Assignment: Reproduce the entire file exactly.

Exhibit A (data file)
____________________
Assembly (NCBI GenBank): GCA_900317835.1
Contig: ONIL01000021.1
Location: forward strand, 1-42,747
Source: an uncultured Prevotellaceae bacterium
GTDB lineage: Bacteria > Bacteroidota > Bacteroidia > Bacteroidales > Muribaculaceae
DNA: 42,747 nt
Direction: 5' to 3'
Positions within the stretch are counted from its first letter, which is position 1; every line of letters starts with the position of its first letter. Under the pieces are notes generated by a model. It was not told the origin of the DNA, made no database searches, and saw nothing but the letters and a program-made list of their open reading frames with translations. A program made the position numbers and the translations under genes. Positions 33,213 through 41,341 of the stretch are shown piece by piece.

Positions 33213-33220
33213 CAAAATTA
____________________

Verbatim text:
Assembly (NCBI GenBank): GCA_900317835.1
Contig: ONIL01000021.1
Location: forward strand, 1-42,747
Source: an uncultured Prevotellaceae bacterium
GTDB lineage: Bacteria > Bacteroidota > Bacteroidia > Bacteroidales > Muribaculaceae
DNA: 42,747 nt
Direction: 5' to 3'
Positions within the stretch are counted from its first letter, which is position 1; every line of letters starts with the position of its first letter. Under the pieces are notes generated by a model. It was not told the origin of the DNA, made no database searches, and saw nothing but the letters and a program-made list of their open reading frames with translations. A program made the position numbers and the translations under genes. Positions 33,213 through 41,341 of the stretch are shown piece by piece.

Positions 33213-33220
33213 CAAAATTA